So far so good. The next obvious question is – what medium can we use to design this kind of a program? A medium that allows for real goals with challenging and natural environments which demand lots of trail and error to succeed. A medium where failure is not an option.

That’s exactly what we will look at tomorrow. I can promise you, it’s really exciting.

Natural Learning – a new approach

Rajeev Roy - Nathural learning new approachI shared the new challenge organisations are facing to accelerate growth, followed by the Monday Syndrome related to behavioural training, and finally the flaws with the current approach used for such training. Now, let us look at a fresh approach to learning. An approach that is very simple, very intuitive, almost hiding in plain sight. It was a revelation for me when I saw it for the first time.

Let me step back a bit before I get into it – to revisit the challenge of behavioural training. When we put people through a program intended to cause a behavioural change, it is seldom that they do not realise the need and benefits of changing their behaviour. In fact, their behaviour may also alter for the moment and continue to be in an altered state for a few days. Then, it all goes back to how it was before. So, the challenge is not to have people see they need a behavioural change, the challenge is how to have that change be permanent, become a part of who they are.

So, where do we look to find a new approach to learning? An approach that leaves us with whatever we have learnt as part of us, as part of who we are? We never forgetting what we learnt or better still – we never even realising we learnt something new but it always remaining with us? When and where have we experienced this in our lives?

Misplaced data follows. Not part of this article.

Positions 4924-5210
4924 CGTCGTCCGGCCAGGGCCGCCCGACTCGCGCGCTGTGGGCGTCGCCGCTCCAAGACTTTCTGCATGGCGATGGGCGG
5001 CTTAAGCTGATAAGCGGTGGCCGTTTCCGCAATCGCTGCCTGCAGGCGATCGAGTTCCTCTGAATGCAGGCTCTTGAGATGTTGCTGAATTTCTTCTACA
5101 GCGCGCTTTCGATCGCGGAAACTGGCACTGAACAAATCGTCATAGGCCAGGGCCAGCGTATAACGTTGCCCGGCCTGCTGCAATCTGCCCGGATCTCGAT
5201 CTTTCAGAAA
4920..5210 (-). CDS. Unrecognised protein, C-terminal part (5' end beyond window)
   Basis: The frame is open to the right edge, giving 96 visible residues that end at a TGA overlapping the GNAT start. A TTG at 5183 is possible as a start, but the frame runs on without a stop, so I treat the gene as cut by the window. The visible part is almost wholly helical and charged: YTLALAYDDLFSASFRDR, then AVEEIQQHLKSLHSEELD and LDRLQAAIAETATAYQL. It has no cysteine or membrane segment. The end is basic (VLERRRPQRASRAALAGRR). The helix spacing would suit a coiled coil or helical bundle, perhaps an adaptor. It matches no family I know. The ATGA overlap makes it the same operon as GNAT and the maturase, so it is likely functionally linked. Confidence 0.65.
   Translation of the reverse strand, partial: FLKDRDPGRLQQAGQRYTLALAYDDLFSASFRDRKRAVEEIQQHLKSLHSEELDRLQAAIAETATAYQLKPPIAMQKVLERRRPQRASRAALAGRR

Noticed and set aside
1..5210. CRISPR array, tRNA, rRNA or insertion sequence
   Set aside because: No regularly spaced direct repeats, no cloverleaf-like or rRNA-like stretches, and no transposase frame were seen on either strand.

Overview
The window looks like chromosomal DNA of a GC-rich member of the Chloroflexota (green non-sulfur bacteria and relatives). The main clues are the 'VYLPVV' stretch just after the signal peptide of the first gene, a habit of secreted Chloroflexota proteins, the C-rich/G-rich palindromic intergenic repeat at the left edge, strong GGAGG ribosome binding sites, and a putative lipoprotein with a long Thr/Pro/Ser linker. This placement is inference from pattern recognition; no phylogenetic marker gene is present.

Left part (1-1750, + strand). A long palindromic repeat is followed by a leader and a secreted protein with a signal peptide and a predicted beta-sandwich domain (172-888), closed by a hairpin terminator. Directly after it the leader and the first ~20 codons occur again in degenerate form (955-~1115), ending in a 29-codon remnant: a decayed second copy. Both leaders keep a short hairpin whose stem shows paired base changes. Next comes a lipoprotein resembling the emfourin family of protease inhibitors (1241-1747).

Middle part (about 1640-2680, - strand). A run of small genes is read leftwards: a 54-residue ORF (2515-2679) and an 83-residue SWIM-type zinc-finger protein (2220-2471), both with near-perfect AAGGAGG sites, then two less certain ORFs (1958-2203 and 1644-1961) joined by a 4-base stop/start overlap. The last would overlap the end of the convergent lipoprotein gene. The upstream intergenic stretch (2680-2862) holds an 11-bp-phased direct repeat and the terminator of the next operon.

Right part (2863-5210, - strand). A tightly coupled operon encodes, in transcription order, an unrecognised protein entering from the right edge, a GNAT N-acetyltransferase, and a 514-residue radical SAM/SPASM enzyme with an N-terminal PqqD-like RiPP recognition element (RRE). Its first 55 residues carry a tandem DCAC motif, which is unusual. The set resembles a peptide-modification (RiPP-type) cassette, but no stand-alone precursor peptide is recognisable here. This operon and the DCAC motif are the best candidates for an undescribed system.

Go back to when we were born. What did we know at that time? What skills did we have? What behaviours did we have? None, except maybe to cry. Than we started learning, one by one. We learnt language, emotions, meanings, interpretations, and behaviours. We also learnt how to talk, walk, run etc. Were we ever aware that we are learning these things? Did we ever forget what we learnt? Isn’t this the kind of learning we are looking for? This is what I call “Natural Learning”.

“Natural Learning” is the way nature designed learning, the way we learn as a child, a way which is natural for us. Observe the way a child learns to walk. Here’s a child surrounded by people who somehow magically move from one place to another very quickly while the child is practically immobile. It starts observing the environment to get any clues about how it can also move from one place to another. It tries numerous experiments and as it fails, it tries another move. Finally, it somehow starts crawling. It does not give up and one day is standing, then surfing, and then walking. No one told the child to walk, no one taught the child to walk (the instructions we gave were of no use, if you really get what I am saying), and no one had to keep reminding the child why walking is such a fantastic thing and it should keep practicing walking lest it forget it. None of this was required and the child will never forget it because the approach used was “Natural Learning.”

How about bringing “Natural Learning” to behavioural training? Imagine a program where we do not tell the participants what they are going to learn, do not give them any instructions about how to build the new abilities, do not test and debrief them that they have developed new abilities – they just develop a new ability naturally without them even realising it.

As discussed before, this is how we have learnt out whole lives. It’s time now to bring this type of learning to leadership programs. It’s time for “Natural Learning”.

Natural Learning” will require designing programs in a very different manner. We will dig deeper into it tomorrow.

The Missing Piece of the Puzzle

Rajeev Roy- The missing piece of the puzzleI have shared my experience in the earlier posts about the “Monday Syndrome”, especially for Behavioural Training Programs. The syndrome refers to the limited impact that these programs have on the participants. However, behavioural programs are critical for organisations and especially for ones that are going through change. So, let us now look at what is missing in these programs that limits the impact.

Let us begin by looking at the process of training design and development. Training was originally used to teach new skills – starting with rearing cattle and cultivating land, graduating to using machines since the industrial revolutions, and finally to mastering the digital world, amongst numerous other areas. The approach is similar – observe or research how to be effective at doing a particular job (create knowledge), create a mechanism to transfer this knowledge to another individual (develop technique), and finally train the concerned people (training).